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How to survive the winter blues before spring

 Students walking on USU campus during snow storm
Anna Johnson

The snow has piled up, coating mailboxes and covering parking lots. Cold temperatures and snow storms continue to hit northern Utah and University of Utah students say they’re not a fan.

“I am originally from Florida and I'm used to 60 degree winters. So these are really cold,” said student Kendra Lowery.

Sariah Phelps agreed. “It was pretty in the beginning,” she said. “And it was nice and snowy and gorgeous and now it's just gone on way too long.”

Seasonal affective disorder (SAD) is a type of depression that is triggered by a change in seasons. Studies found about 5% of American adults experience SAD — over 16.5 million people.

Psychologist Geret Giles said this is not a new phenomenon. “It's a little bit more challenging when it gets really hot, or when it's really cold to go outside. And that can lead to the feelings of isolation,” Giles said.

Psychologist Jennifer Grewe said isolation during winter storms is dangerous because we need human connection.

“Anytime we start to decrease our social interactions … it wears and tears on our mental health,” Grewe said.

There are ways to not only survive these winter months, but to enjoy them.

“One of the best things we can do is start to interact with each other,” Grewe said. “Make plans, put things on the calendar.”

Plants need sunlight to live. Though we probably won’t physically wilt away without the sun, Giles said humans are also affected by a lack of sunlight. Which means it benefits us to find ways to get outside, despite the cold.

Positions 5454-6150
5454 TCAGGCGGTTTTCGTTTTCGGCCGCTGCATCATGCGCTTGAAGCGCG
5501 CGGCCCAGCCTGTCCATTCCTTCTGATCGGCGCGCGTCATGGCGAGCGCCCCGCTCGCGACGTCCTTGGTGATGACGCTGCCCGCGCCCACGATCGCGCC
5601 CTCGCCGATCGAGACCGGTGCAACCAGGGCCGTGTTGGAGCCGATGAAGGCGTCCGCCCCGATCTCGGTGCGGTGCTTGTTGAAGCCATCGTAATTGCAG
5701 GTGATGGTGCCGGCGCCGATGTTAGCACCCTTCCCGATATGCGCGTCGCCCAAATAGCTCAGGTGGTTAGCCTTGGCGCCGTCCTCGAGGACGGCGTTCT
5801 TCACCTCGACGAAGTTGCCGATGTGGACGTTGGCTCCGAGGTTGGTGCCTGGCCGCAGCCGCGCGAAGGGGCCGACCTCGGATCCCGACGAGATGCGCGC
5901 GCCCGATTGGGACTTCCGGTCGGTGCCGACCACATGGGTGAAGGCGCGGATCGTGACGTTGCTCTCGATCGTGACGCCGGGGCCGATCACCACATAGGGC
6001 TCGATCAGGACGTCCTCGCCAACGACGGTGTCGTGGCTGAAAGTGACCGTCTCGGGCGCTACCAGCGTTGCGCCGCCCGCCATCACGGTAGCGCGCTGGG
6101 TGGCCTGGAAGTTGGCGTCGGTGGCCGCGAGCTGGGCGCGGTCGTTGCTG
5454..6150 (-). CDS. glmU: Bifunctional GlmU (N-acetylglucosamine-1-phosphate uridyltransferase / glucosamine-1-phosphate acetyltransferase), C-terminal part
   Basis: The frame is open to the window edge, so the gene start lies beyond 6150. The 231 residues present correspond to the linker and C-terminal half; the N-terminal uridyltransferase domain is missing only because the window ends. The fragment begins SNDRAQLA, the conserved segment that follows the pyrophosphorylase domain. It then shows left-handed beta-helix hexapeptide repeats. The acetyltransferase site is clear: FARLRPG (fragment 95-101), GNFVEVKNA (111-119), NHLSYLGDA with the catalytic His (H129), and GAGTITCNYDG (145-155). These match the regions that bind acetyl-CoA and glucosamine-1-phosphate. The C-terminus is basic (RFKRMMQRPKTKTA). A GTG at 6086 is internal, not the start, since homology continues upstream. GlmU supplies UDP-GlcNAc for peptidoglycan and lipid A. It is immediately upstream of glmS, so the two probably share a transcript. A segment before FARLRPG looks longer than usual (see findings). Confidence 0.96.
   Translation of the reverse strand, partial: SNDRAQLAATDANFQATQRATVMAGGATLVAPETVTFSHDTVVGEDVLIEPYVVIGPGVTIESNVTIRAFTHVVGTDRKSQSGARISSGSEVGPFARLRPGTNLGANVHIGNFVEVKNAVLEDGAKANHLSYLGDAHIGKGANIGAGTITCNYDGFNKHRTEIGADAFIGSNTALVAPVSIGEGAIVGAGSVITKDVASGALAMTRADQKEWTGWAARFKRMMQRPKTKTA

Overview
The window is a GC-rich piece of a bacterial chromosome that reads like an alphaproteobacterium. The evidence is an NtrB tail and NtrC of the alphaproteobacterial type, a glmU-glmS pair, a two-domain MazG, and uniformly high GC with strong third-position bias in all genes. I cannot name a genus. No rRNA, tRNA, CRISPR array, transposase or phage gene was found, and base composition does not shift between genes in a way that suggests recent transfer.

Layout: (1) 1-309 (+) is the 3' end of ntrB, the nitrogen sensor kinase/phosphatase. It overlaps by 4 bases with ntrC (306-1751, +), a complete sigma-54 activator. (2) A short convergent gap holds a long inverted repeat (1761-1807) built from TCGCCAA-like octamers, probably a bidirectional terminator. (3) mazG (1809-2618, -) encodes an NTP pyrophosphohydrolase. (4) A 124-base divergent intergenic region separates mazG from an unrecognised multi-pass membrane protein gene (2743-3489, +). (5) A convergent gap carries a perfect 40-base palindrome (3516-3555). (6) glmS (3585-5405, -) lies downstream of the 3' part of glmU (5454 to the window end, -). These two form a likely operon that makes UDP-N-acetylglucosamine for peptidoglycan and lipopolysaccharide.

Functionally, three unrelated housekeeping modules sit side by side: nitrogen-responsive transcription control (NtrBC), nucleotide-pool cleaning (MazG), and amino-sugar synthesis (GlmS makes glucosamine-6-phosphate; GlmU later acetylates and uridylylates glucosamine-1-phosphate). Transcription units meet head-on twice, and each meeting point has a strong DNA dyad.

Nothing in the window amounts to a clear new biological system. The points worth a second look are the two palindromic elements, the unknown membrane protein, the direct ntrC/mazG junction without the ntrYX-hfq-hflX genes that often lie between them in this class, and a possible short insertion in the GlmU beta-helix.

“Some of the countries that reside in the most northern areas of the Scandinavian countries, they're also often rated as some of the happiest countries,” Giles explained. “They do things outside and they look for opportunities to enjoy the season, rather than dreading it.”

If getting outside and connecting with others doesn’t work, Grewe said there is an answer everyone should consider.

“Get help, reach out for good professional mental health,” she said. “Which as students you have access to, which is a wonderful thing.”

A long time lover of NPR and radio reporting, Clayre Scott joined UPR in August of 2021 as the producer of the weekly podcast UnDisciplined. She began reporting in 2022 and now enjoys telling stories through sound and getting weekly texts from her family after hearing her on the radio. Along with her work at UPR, Clayre is attending Utah State University to get her degree in Broadcast Journalism, with time on the side to study Political Science and Art History.